Photo of woman clutching her dead infant becomes heartbreaking symbol of Rohingya humanitarian crisis

Hamida, a Rohingya refugee woman, cries as she holds her 40-day-old son, who died as a boat capsized in the shore of Shah Porir Dwip, in Teknaf, Bangladesh, September 14, 2017. (REUTERS/Mohammad Ponir Hossain)

Over the past three weeks, some 400,000 Rohignya Muslims have fled Myanmar to escape brutal military persecution. Last week, a Reuters photographer captured an image of a Rohingya woman cradling her dead baby, highlighting the scope of the tragedy that is unfolding.

The grieving mother, Hamida, fled Myanmar with her husband, Nasir Ahmed, and their two young sons. The family joined a small group of refugees on a fishing boat crossing the Bay of Bengal into Bangladesh — the primary destination for Rohingya fleeing Myanmar.

Tragically, the boat capsized as it reached the shore. Hamid, Nasir Ahmed and one of their sons survived; their 40-day old baby son did not, according to HuffPost.

Photographer Mohammad Ponir Hossain was taking photos of refugees on the beach when he heard that a boat had capsized. “I rushed to the spot and found people crying over the dead body of a child,” he said.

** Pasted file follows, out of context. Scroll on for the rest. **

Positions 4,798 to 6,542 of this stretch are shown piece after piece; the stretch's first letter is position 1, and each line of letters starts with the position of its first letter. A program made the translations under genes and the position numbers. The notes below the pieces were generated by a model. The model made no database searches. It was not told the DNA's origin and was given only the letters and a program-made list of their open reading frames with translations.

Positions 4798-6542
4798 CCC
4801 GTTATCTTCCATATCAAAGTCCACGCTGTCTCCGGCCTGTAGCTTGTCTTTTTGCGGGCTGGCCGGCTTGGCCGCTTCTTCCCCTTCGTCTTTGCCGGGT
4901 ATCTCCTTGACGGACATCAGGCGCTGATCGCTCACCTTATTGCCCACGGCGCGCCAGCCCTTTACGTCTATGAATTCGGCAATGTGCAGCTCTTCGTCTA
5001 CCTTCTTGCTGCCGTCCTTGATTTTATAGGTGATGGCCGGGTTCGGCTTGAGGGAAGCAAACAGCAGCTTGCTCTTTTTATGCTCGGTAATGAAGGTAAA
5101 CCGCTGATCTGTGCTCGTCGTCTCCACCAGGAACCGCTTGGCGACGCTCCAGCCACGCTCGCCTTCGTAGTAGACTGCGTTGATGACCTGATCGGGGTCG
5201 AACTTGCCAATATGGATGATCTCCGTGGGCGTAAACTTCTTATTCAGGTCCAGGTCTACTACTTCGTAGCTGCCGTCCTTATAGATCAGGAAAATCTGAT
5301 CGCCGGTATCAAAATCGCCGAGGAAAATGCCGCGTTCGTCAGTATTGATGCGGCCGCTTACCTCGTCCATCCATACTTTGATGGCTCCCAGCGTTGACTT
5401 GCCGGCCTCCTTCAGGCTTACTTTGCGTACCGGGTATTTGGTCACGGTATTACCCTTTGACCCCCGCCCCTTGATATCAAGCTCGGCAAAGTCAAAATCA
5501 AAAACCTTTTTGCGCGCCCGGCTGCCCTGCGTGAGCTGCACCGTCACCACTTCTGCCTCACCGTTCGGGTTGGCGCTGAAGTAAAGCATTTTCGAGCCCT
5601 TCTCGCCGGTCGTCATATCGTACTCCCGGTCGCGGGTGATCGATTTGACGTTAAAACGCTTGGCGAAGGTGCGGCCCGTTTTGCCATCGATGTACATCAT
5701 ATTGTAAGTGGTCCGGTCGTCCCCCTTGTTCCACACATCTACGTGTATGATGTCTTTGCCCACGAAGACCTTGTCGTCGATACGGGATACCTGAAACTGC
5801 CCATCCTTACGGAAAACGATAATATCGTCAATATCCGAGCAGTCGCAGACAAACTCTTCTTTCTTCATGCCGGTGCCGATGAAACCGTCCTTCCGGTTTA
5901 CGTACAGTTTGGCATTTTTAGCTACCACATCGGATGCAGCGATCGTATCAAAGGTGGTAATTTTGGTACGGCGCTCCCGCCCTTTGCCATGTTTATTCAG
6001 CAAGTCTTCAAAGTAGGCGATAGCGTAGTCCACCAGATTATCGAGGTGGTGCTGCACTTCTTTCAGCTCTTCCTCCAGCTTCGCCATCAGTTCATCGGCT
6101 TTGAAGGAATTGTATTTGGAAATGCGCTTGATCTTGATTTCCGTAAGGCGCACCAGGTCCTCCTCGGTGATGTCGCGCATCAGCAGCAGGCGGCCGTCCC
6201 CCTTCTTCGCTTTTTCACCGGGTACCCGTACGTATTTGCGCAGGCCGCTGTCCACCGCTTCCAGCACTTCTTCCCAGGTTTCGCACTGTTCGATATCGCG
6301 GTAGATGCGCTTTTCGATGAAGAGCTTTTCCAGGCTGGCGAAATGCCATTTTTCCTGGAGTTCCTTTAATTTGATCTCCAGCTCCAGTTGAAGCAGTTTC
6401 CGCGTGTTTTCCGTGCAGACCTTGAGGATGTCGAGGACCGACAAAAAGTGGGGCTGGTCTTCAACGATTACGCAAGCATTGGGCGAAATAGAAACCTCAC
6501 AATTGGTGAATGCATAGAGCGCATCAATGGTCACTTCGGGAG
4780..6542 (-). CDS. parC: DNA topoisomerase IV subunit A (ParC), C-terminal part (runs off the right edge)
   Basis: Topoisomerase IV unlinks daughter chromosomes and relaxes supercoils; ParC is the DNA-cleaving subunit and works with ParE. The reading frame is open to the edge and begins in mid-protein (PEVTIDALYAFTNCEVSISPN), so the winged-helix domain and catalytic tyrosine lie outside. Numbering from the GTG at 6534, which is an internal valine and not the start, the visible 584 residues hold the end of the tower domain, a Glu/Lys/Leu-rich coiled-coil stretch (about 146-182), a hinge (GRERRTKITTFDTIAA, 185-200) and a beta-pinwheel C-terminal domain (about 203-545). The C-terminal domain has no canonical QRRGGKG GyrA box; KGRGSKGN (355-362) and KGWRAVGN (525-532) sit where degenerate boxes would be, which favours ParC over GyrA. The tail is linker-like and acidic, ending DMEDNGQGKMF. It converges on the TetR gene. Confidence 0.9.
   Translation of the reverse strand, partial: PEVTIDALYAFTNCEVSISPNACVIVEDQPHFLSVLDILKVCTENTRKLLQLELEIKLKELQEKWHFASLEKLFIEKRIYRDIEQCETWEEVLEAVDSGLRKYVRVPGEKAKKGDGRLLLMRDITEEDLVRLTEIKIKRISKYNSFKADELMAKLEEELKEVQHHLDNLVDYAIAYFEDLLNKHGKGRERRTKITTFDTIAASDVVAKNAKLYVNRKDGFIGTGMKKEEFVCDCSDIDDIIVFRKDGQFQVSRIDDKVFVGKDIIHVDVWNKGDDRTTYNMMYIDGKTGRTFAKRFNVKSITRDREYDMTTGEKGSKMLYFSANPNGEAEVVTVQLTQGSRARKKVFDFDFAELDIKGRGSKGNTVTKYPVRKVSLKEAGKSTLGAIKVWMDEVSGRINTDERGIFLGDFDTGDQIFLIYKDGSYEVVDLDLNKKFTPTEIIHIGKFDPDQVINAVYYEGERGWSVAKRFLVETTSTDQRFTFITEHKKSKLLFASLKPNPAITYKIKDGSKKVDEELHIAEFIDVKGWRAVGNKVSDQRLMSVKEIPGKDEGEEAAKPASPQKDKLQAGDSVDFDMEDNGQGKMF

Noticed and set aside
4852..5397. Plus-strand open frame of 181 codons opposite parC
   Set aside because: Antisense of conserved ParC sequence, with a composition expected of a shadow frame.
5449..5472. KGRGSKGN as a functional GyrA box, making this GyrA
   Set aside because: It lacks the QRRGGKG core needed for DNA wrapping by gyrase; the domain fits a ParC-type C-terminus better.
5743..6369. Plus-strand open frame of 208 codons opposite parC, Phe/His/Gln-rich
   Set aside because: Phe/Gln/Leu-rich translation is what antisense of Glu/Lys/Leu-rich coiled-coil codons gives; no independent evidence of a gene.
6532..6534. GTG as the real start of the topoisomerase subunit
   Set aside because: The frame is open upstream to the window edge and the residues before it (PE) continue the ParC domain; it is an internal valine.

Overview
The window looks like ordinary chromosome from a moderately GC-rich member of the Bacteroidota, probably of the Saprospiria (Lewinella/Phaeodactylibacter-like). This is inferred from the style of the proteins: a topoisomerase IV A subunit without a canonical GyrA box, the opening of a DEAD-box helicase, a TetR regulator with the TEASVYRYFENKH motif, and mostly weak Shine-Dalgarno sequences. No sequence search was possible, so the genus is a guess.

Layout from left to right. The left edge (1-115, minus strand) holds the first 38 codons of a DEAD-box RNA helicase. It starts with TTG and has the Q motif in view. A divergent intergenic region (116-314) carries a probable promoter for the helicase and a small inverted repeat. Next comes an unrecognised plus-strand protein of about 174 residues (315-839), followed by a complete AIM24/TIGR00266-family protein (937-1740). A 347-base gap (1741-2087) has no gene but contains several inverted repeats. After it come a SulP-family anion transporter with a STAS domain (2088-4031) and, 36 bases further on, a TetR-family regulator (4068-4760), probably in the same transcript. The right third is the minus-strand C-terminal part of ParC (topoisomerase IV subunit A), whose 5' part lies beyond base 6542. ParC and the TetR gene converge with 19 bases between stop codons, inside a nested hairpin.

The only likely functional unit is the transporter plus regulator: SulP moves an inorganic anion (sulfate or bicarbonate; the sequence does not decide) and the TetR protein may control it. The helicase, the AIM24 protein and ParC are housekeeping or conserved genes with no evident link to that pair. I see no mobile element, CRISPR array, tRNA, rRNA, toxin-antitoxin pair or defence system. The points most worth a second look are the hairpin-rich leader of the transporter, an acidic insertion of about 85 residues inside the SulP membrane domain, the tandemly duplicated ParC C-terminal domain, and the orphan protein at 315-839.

The Rohingya, often described as the “world’s most persecuted minority,” is an ethnic group, primarily comprising Muslims. They lived in the Rakhine State of Myanmar, but have been denied citizenship since 1982, according to Al Jazeera. The Rohingya have been persecuted for decades in the majority-Buddhist country, but tensions ramped up in recent weeks, after police posts and an army base were attacked by Rohingya. Residents and activists say that the military has imposed a ruthless crackdown, firing indiscriminately on civilians.

Aung San Suu Kyi, Myanmar’s de facto leader, has blamed “terrorists” for a “huge iceberg of information” about the situation. She has come under withering criticism recently, even from fellow Nobel Peace Prize laureate Malala Yousafzai, over her handling of the crisis, but on Tuesday reportedly defended her actions. According to ABC News, Suu Kyi downplayed the scale of the crisis and declared that the “great majority” of Muslims in the area have not fled. She even said she’s be open to international investigators visiting to survey some of the villages, which she insists are intact, for themselves.

Senior U.N. officials have said that the violence in Myanmar is a “textbook example of ethnic cleansing,” The Associated Press reported.


Girl, 4, becomes face of suffering Rohingya children starving to death amid ‘ethnic cleansing’

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